Edel Wignell interviews poet, Dr Stephen Whiteside
GP and Performance Poet, Dr Stephen Whiteside, has been writing poetry for adults for over 30 years, and for children – since 1990. He has written about 2,000 poems, many of which have been published in journals, magazines and collections around the world, and on-line. Walker Books Australia released (will release) his children’s collection, The Billy that Died with its Boots On and Other Australian Verse, illustrated with paper cuts by Lauren Merrick, in May 2014.
Whiteside’s collection is presented as a series of themes which represent his various interests. They move from the house to the garden, the street and further afield, and include poems based on fantasy and nonsense.
Whiteside – an enthusiastic researcher and talented photographer – is passionate about activity and adventure. ‘It began with my father’s regular fly-fishing excursions to the Howqua River in Victoria,’ he said. ‘Later he took me snow skiing, sailing and camping in the bush. I have continued this tradition with my own children. As a bushwalker, sailor and explorer, I am concerned that today’s children aren’t getting the same exposure to the great outdoors.
‘Hiking, sailing, skiing – all these activities present a range of challenges, both physical and emotional, that you don’t face when you’re living in an urban environment. They build resilience in many ways, showing you your limits: where you are capable and where you are not. Sometimes they show you that you are capable of much more than you ever thought.’
‘But it is more: the outdoors clears the head, lifts the spirits, and gives a sense of perspective that city living cannot do. This perspective, once discovered, never leaves you, so that even when you are bowed down by the drudgery of urban living at its most mundane, the knowledge that Life is so much more than this stays with you always.’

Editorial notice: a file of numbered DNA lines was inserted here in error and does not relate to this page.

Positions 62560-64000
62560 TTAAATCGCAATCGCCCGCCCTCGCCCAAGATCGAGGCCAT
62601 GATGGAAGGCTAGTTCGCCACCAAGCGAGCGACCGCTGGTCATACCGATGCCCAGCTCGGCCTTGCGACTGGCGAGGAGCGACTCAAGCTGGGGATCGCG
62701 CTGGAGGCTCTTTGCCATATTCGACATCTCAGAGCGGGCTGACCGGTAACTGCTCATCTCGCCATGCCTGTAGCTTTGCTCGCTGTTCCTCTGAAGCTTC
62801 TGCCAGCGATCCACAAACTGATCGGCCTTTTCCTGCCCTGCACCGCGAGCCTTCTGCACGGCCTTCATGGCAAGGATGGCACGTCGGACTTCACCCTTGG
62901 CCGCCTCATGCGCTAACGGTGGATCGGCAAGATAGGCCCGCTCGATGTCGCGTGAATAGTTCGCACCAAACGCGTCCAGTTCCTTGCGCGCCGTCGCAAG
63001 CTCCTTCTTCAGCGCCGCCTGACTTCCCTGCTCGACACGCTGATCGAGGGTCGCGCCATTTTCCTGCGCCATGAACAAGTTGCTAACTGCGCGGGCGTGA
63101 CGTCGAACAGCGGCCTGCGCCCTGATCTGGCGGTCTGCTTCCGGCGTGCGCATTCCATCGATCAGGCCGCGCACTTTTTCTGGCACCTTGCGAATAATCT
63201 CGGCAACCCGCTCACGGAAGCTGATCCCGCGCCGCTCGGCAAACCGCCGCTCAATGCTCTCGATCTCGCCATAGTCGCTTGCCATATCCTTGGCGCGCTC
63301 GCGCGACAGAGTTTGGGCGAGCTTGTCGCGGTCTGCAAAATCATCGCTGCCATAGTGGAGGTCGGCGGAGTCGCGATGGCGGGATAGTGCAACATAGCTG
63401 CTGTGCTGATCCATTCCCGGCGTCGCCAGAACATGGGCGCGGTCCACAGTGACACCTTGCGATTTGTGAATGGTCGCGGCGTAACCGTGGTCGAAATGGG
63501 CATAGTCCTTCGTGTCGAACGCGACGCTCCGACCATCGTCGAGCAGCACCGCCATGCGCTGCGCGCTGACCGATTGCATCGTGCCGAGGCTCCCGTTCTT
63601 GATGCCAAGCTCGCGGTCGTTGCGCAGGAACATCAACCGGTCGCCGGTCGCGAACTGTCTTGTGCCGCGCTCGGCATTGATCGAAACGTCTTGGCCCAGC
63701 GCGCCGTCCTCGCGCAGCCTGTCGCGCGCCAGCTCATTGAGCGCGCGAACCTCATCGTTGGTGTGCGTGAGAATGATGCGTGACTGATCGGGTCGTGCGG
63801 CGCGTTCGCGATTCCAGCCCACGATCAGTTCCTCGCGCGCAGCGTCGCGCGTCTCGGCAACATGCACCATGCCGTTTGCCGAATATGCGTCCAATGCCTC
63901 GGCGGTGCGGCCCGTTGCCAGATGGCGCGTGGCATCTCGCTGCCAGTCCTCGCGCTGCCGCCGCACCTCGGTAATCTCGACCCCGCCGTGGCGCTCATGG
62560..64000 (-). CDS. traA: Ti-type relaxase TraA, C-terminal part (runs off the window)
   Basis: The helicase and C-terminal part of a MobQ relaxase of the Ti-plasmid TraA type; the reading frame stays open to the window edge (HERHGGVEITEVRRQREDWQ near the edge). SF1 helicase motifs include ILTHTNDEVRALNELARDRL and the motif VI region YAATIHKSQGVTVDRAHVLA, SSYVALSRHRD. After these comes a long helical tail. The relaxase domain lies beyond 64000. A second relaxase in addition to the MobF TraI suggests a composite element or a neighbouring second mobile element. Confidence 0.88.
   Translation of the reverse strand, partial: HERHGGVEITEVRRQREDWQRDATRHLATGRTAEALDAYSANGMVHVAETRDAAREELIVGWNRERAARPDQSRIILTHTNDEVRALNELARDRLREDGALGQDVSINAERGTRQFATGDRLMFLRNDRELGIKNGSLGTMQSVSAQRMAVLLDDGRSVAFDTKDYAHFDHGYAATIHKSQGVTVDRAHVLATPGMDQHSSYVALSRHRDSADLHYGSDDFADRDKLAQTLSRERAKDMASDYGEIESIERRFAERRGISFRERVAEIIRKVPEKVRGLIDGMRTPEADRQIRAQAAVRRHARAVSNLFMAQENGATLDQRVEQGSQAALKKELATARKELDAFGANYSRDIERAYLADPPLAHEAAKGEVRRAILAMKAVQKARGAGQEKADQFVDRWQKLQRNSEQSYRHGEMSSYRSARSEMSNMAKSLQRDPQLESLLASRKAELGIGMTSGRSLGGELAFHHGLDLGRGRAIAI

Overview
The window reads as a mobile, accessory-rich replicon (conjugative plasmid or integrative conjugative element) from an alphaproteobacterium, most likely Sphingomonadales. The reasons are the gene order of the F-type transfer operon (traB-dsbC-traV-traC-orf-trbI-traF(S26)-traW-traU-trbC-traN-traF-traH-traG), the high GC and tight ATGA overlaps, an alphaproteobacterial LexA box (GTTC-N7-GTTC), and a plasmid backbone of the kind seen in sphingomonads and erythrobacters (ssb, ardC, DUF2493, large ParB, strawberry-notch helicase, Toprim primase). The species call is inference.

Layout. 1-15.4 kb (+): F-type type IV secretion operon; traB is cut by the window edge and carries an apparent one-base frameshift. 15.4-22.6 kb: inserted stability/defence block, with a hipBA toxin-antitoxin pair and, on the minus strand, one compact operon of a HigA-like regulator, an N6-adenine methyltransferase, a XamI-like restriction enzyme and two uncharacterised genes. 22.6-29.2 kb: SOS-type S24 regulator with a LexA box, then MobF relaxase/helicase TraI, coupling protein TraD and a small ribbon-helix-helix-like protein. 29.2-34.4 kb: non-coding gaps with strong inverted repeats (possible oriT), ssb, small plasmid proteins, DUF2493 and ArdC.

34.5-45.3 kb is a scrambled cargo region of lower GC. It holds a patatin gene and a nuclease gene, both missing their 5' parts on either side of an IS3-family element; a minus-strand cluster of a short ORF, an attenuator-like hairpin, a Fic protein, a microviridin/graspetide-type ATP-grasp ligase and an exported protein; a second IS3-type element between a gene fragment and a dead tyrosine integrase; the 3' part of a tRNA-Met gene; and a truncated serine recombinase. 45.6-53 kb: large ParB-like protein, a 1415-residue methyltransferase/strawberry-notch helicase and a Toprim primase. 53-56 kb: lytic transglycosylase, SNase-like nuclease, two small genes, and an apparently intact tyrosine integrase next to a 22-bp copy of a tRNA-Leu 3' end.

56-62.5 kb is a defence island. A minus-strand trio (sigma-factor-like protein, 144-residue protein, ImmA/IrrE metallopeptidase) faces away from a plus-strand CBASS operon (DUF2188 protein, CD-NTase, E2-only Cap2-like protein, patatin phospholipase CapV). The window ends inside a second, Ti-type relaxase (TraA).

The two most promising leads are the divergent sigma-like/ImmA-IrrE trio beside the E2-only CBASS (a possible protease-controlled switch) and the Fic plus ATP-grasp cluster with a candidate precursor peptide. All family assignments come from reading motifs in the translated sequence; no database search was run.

‘The other effect of outdoor challenge is to focus the mind on the present. Contemplation of the past and the future are luxuries the mind simply cannot afford when the wind is strong and the waves are high, or the snow is deep and the visibility is poor.’
Whiteside’s experiences and love of challenge translate to the writing of poems that are broad-ranging and highly imaginative. Many are philosophical – even the humorous ones – and many end with a twist – even the serious ones. He explained, ‘Because I write a lot of poems, they have to be broad-ranging to avoid repetition. Over the past decade or so I’ve written about 100 or 150 poems a year, so that’s two or three a week.
‘I like to move between poems that are firmly based in reality – and may even have some educational value – to others that are pure fiction or even nonsense. I include lots of humour and often try to put “a sting in the tail”, or at least find a satisfying ending.
‘My interests are both historical and geographical. I am generally biased towards Australian subject matter – history, fauna, flora… – but I’m happy to tackle anything if it captures my imagination.
‘I love science, too, especially astronomy. I find the universe extraordinary, and try to pass on that sense of wonder. I like to focus on both the very small and the very large, and remind the reader that humans are of no especial importance to anybody except humans. They are certainly not the centre of the universe, although there is a natural tendency for them to think so.’